The five-year court battle regarding legendary New York City philanthropist Brooke Astor's will has finally reached a settlement, according to her grandson, Philip Marshall. The settlement, which is to be filed Wednesday in Westchester County Surrogate Court, sets aside $100 million for charities. The recipients of the donations include the Metropolitan Museum of Art, the New York Public Library, New York City public schools, Carnegie Hall, Rockefeller University and a number of other important New York City organizations.
New York Attorney General Eric Schneiderman says that Astor's son, Anthony Marshall, will see his share of the Astor assets cut by over half- $14.5 million to be exact. When Astor passed away at the age of 105, Marshall and the charities disputed over which of the original wills and revisions best revealed Astor's true intent.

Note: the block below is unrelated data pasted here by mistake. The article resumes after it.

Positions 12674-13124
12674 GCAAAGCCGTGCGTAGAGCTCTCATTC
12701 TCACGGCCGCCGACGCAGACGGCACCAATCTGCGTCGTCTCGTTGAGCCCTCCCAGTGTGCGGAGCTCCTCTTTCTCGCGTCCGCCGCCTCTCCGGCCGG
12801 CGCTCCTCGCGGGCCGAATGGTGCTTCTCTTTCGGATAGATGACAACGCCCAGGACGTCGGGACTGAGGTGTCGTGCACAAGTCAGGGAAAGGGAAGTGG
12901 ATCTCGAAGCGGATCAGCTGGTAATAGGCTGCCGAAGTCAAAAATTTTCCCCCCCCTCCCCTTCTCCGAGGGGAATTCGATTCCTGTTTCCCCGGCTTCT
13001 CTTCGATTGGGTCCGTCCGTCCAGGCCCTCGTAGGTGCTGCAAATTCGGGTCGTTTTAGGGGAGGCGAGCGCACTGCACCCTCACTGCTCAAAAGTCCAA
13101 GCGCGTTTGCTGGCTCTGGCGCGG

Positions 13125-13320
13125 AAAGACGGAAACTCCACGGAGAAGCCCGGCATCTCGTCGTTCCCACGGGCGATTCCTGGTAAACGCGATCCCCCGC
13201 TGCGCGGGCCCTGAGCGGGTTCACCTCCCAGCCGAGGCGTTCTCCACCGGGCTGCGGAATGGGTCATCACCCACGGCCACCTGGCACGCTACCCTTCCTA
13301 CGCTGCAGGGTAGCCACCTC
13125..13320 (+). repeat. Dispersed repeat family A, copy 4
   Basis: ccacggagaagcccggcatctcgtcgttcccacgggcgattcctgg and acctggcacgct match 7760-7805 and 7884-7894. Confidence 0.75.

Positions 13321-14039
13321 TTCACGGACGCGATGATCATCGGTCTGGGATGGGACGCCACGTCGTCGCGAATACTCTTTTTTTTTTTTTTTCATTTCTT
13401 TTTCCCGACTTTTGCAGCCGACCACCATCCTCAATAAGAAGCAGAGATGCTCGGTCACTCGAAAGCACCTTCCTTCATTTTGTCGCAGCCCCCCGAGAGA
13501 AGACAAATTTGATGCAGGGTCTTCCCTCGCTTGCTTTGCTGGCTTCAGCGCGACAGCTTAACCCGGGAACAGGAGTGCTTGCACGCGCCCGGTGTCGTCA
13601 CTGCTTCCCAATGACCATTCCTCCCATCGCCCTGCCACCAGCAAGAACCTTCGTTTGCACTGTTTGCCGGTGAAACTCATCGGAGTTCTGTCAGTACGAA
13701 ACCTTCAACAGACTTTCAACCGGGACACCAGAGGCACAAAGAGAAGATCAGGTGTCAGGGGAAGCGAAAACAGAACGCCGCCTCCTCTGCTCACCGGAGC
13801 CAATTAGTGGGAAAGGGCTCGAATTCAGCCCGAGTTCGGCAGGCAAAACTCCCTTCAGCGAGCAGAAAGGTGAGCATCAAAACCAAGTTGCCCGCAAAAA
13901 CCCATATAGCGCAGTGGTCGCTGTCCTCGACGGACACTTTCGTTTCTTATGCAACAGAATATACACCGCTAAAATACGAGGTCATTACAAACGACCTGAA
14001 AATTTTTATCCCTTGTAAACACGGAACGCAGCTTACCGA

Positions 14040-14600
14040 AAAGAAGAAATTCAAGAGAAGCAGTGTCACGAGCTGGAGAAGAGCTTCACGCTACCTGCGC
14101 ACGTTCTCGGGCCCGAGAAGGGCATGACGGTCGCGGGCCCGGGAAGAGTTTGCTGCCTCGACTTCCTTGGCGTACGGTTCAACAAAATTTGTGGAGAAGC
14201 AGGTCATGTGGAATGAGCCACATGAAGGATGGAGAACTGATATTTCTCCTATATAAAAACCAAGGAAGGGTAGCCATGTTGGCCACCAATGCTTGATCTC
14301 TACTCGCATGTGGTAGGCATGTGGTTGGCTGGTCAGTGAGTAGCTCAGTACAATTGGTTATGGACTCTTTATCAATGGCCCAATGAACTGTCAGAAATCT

However, just years before Astor's death, Philip Marshall accused his father of mistreating Astor and sought out a new guardian for his grandmother, according to the NY Times. Anthony Marshall was eventually convicted for taking advantage of his mother's dementia to manipulate the will.
Anthony Marshall had allegedly conspired to manipulate the will with Astor's estate lawyer, Francis X. Morrissey Jr., and the two were put on trial for months. Anthony Marshall was ultimately convicted of first-degree grand larceny after rewarding himself with a raise of $1 million for overseeing his mother's finances and Morrissey was convicted of forging Astor's signature on a revision to her will.
The two have appealed after being sentenced to one to three years in prison.